We’ve heard the argument all autumn from Republicans, most pundits and even, at times, from the White House—racism is a tiny factor (if a factor at all) in explicit hatred of Obama and general drift toward whiter-than-white Romney. Now the Associated Press is out with a poll showing that not only do a majority of Americans harbor some anti-black views (“whether they recognize those feelings or not”), but that number has actually grown since Obama took office—up from 51 percent to 56 percent.
AP: “Those views could cost President Barack Obama votes as he tries for re-election, the survey found, though the effects are mitigated by some people’s more favorable views of blacks.” They said racist views will cost Obama 5 percent of the vote, while pro-black views gain him 3 percent, so he loses 2 percent on balance.
And anti-Hispanic views are held by 57 percent.
AP found a wide partisan gap, with 79 percent of Republicans versus 32 percent of Dems expressing anti-black views. Despite all of these findings, and some of the head-scratching details, the poll, from a respected, nonpartisan source, drew little media response, beyond the newspaper that may have printed the AP report or other outlets that (briefly) mentioned it. Conservatives, naturally, attacked the findings.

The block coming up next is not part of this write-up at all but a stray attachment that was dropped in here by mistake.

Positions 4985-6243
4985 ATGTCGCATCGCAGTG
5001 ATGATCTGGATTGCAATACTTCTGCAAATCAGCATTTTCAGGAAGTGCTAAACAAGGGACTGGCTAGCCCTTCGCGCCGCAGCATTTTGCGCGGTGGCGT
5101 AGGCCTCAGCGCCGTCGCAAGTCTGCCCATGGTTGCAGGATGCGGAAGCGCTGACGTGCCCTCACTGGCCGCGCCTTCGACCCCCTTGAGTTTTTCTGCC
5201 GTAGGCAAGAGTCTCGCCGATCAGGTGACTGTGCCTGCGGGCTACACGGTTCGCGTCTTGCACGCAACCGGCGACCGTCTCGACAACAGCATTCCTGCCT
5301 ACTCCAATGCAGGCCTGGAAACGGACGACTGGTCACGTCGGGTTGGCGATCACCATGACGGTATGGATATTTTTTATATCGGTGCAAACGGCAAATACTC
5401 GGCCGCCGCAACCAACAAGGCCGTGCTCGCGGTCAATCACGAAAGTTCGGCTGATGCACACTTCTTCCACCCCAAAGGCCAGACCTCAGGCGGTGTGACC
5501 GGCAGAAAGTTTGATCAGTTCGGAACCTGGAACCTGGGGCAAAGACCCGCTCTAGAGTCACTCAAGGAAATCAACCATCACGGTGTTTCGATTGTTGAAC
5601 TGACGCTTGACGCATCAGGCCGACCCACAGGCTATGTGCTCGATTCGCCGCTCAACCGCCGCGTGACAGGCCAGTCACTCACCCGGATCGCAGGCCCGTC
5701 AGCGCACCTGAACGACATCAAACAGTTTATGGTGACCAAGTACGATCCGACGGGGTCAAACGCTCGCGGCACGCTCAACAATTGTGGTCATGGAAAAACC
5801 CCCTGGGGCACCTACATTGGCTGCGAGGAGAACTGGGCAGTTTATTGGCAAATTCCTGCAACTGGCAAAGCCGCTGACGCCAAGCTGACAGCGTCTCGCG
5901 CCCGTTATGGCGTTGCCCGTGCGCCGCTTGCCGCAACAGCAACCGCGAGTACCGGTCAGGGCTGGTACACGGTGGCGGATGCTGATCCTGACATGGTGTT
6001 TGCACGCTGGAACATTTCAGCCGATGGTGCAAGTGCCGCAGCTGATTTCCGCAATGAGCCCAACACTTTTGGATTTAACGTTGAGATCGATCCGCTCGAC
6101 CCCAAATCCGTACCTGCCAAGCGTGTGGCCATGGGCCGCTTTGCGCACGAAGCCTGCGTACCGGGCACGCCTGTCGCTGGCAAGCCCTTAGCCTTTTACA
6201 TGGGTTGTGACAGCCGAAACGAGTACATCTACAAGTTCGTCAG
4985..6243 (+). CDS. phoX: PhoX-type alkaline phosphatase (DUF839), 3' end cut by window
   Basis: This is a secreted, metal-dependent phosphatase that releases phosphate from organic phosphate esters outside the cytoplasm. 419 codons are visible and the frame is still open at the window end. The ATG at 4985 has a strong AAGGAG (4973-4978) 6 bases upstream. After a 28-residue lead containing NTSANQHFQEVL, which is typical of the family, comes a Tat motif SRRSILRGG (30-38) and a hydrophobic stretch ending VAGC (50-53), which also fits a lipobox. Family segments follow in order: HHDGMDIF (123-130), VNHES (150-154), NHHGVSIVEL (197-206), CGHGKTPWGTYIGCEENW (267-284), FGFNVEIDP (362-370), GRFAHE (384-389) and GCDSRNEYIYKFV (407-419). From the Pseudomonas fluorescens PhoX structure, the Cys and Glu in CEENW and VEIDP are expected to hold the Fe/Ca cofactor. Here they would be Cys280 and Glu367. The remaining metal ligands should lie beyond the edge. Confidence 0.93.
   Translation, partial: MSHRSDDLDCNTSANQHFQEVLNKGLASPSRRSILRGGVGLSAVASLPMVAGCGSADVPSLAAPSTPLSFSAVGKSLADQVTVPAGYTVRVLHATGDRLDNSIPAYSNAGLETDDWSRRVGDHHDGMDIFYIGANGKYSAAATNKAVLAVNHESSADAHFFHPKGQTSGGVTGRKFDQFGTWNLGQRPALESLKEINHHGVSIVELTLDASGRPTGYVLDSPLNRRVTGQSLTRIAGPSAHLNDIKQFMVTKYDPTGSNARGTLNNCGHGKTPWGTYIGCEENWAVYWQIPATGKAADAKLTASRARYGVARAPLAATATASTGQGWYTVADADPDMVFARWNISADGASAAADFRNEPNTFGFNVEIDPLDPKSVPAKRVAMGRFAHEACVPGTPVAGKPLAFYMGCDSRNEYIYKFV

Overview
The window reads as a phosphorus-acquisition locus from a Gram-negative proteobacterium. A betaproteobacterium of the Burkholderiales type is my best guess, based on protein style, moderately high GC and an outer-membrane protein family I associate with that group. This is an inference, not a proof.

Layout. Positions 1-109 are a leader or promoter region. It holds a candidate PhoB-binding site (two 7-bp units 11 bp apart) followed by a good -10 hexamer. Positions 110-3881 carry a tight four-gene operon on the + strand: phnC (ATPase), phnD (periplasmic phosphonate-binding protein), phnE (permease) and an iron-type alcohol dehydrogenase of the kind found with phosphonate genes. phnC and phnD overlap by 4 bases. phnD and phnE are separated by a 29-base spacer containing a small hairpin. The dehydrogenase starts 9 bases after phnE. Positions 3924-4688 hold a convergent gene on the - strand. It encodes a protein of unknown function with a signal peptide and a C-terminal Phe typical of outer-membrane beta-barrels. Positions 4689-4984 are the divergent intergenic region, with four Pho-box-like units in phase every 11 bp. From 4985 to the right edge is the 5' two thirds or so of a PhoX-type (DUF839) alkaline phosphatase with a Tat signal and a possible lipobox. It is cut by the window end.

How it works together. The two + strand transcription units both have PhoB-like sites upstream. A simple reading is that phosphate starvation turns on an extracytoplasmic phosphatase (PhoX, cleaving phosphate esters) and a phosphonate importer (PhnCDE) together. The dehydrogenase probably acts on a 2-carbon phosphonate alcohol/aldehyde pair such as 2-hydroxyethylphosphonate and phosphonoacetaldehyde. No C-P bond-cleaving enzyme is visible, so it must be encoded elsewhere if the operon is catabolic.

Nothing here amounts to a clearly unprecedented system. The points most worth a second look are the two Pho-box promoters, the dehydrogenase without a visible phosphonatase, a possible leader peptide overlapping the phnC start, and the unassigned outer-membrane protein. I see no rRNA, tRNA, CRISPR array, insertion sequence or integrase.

The AP developed the surveys “to measure sensitive racial views in several ways and repeated those studies several times between 2008 and 2012,” they relate. They ask questions to tease how prejudicial views, such as whether people in ethnic groups are viewed as lazy, or if someone is less likely to vote for someone because of their race.
A few details: the poll found that only 49 percent believe Obama was born in the US, with 39 percent still saying, at that late date, that he was born in another country. The rest would not offer an opinion. Still, the wingnuts quickly denounced the poll, or rather, “poll,” as they put it.
Other findings, when you drill down: 23 percent consider Obama “socialist” and 18 percent call him “un-American.” Some 33 percent ID him as Protestant or Catholic with 10 percent calling him Muslim—and 18 percent saying he is Jewish.
The poll sample was 1,057 adults with margin of error about 3.5 percent, with 35 percent Dem and 27 percent GOPers. The sample was 67 percent white. Full results here.